Abstract

We introduce single molecule light field microscopy (SMLFM), a new class of three-dimensional (3D) single molecule localization microscopy. By segmenting the back focal plane of a microscope objective with an array of microlenses to generate multiple 2D perspective views, the same single fluorophore can be imaged from different angles. These views, in combination with a bespoke fitting algorithm, enable the 3D positions of single fluorophores to be determined from parallax. SMLFM achieves up to 20 nm localization precision throughout an extended $6\,\,\unicode{x00B5}{\rm m}$ depth of field. The capabilities of SMLFM are showcased by imaging membranes of fixed eukaryotic cells and DNA nanostructures below the optical diffraction limit.

Published by The Optical Society under the terms of the Creative Commons Attribution 4.0 License. Further distribution of this work must maintain attribution to the author(s) and the published article's title, journal citation, and DOI.

1. INTRODUCTION

Single molecule localization microscopy (SMLM) has emerged as one of the most popular approaches to superresolution fluorescence imaging, in part due to the relative simplicity of its experimental implementation [1]. SMLM achieves superresolution through localization of the emitter position with subdiffraction limited precision in sparsely fluorescing specimens. In three-dimensional (3D) SMLM, axial information is usually obtained at the detriment of both precision and resolution resulting from a reduction in photon throughput (attributable to additional optical elements); intrinsically higher background from out-of-focus emitters; and extended point spread functions (PSFs) resulting in overlapping images of different emitters and ultimately a degradation in precision [2]. We introduce single molecule light field microscopy (SMLFM), a simple and highly efficient 3D superresolution imaging technique that combines the complementary strengths of SMLM and light field detection to achieve superresolution imaging throughout a continuous 3D volume.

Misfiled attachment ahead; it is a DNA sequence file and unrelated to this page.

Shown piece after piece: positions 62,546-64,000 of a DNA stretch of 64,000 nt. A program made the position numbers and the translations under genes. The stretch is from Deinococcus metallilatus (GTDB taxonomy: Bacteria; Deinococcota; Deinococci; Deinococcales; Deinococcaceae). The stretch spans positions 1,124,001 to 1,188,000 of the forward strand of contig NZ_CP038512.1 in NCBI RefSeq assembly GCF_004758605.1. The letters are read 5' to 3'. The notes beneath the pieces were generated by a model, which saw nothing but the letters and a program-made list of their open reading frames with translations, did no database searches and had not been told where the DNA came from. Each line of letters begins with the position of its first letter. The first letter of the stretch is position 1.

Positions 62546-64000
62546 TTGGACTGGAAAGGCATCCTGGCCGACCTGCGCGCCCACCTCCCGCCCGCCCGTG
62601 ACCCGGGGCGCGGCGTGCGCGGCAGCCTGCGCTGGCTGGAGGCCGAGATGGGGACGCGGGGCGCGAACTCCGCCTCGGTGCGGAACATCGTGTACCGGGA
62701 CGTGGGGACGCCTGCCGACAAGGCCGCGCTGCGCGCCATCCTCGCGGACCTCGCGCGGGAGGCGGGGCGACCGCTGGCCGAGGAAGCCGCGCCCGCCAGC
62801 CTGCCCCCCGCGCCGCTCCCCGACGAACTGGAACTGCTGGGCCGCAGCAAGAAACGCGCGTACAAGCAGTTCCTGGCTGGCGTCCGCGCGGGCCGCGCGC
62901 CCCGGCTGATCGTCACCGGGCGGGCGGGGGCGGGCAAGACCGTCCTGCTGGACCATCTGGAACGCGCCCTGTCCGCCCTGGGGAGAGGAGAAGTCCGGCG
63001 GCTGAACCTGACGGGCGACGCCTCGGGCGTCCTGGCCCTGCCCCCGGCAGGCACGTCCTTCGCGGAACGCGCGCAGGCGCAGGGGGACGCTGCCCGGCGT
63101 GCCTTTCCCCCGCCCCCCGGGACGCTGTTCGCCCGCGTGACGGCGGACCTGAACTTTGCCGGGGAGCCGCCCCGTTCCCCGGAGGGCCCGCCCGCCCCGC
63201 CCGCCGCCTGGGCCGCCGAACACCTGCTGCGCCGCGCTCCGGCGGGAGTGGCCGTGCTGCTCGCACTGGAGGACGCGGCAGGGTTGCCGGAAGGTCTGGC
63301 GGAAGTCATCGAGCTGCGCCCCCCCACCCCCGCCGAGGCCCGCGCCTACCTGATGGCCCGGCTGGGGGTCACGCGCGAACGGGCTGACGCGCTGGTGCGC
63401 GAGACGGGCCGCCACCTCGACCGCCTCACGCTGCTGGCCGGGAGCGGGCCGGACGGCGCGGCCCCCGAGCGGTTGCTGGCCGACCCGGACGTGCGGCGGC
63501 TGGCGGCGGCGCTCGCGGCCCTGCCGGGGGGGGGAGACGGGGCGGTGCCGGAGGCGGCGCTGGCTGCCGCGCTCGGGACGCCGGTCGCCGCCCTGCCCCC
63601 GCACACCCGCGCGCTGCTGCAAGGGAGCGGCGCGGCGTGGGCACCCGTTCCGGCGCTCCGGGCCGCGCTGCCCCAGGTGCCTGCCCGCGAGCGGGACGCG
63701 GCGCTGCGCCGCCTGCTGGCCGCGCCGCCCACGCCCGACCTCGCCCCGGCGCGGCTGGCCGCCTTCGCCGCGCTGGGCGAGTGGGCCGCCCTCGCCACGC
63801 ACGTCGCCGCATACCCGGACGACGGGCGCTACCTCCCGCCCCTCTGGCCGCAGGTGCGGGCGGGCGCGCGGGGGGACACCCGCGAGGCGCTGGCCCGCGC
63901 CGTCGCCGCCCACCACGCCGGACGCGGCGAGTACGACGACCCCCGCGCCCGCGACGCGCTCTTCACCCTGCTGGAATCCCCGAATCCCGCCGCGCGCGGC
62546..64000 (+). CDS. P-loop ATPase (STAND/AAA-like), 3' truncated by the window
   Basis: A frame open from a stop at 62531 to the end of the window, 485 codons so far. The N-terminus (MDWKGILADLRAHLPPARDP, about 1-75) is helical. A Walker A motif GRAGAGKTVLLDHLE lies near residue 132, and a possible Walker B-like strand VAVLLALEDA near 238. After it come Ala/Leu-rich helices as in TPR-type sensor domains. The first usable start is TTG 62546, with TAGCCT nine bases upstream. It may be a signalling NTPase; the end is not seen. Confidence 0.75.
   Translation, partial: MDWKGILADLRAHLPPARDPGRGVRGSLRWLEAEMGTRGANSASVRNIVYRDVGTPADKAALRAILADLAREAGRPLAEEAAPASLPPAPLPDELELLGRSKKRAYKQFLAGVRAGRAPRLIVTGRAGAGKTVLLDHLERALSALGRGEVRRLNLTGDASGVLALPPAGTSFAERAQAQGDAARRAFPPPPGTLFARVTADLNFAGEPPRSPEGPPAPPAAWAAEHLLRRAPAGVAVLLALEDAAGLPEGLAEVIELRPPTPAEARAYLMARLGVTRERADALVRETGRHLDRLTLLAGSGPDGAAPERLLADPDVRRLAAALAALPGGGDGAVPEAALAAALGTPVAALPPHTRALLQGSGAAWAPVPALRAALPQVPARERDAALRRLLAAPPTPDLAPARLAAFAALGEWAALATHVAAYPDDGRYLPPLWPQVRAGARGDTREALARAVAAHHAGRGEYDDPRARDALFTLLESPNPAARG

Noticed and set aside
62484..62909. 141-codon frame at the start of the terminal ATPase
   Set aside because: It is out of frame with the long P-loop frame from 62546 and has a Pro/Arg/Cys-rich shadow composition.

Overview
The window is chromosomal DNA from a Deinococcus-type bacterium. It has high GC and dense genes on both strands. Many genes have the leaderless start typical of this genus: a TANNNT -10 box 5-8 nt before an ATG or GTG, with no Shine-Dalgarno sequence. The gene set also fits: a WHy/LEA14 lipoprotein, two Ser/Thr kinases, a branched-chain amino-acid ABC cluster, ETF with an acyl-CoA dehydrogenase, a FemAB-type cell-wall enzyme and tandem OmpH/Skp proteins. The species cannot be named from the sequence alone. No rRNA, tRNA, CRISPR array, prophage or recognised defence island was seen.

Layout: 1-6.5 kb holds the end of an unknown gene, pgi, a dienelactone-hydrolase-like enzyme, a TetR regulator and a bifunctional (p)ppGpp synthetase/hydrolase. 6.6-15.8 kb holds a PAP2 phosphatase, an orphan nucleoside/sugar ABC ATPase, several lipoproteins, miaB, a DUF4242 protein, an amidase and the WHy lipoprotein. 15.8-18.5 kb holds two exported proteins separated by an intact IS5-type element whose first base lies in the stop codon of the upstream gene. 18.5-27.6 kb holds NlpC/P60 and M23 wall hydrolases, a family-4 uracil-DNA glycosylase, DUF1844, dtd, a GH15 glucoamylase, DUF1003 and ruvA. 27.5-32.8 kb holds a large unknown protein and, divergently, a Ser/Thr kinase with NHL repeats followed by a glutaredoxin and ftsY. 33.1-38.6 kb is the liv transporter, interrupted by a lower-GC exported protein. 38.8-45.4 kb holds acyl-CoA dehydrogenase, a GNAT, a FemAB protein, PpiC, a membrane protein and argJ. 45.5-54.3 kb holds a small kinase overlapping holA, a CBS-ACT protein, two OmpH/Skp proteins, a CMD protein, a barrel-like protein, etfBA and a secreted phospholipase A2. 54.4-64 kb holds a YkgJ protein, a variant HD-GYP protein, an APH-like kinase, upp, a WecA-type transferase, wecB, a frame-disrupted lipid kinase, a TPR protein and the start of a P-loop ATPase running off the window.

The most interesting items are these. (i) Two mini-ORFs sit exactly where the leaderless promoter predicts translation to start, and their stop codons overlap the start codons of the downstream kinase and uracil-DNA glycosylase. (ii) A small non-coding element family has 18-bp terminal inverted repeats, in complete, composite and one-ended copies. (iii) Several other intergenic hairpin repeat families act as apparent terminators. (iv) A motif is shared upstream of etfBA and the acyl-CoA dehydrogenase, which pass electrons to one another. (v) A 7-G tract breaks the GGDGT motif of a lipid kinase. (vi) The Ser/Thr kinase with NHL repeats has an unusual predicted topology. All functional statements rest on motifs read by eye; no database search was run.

Numerous approaches to extend the depth of field (DOF) of SMLM have been developed [36]. The most successful examples perform single-shot 3D imaging by modifying the shape of the intensity PSF to encode axial information. Astigmatic or rotating double-helix PSFs have DOFs ranging from 0.5 to 4 µm [7,8]. Self-bending PSFs such as Airy beams have also been used to encode the axial position in SMLM [9]. Recently, asymmetric Airy beam approaches have improved the technique’s axial range to 7 µm [10]. Large axial ranges have been achieved using other wavefront engineering approaches [11], such as Tetrapod (Saddle Point) [12] and secondary astigmatism [13]. However, in these cases, extracting the super-resolved positions of single molecules is generally more challenging than in 2D SMLM because the engineered PSFs (with the exception of the Airy beam) cannot accurately be approximated by 2D Gaussian functions. As a result, computationally expensive, maximum-likelihood approaches, that necessitate phase retrieval [14,15] or spline fitting [16] to generate finely tuned templates that account for system- and sample-induced aberrations are required. Furthermore, the large spatial footprint of these sculpted PSFs decreases the maximum achievable localization density, significantly decreasing throughput. Another approach called multifocal plane microscopy (MPM) images a discrete number of axial planes to different lateral positions on one or more detectors [1720], and can be combined with the aforementioned PSF engineering approaches. However, since an emitter located on a particular axial plane is in focus in a subset of these images, while contributing background to the others, only a fraction of the total number of detected photons contribute to the precision of each localization.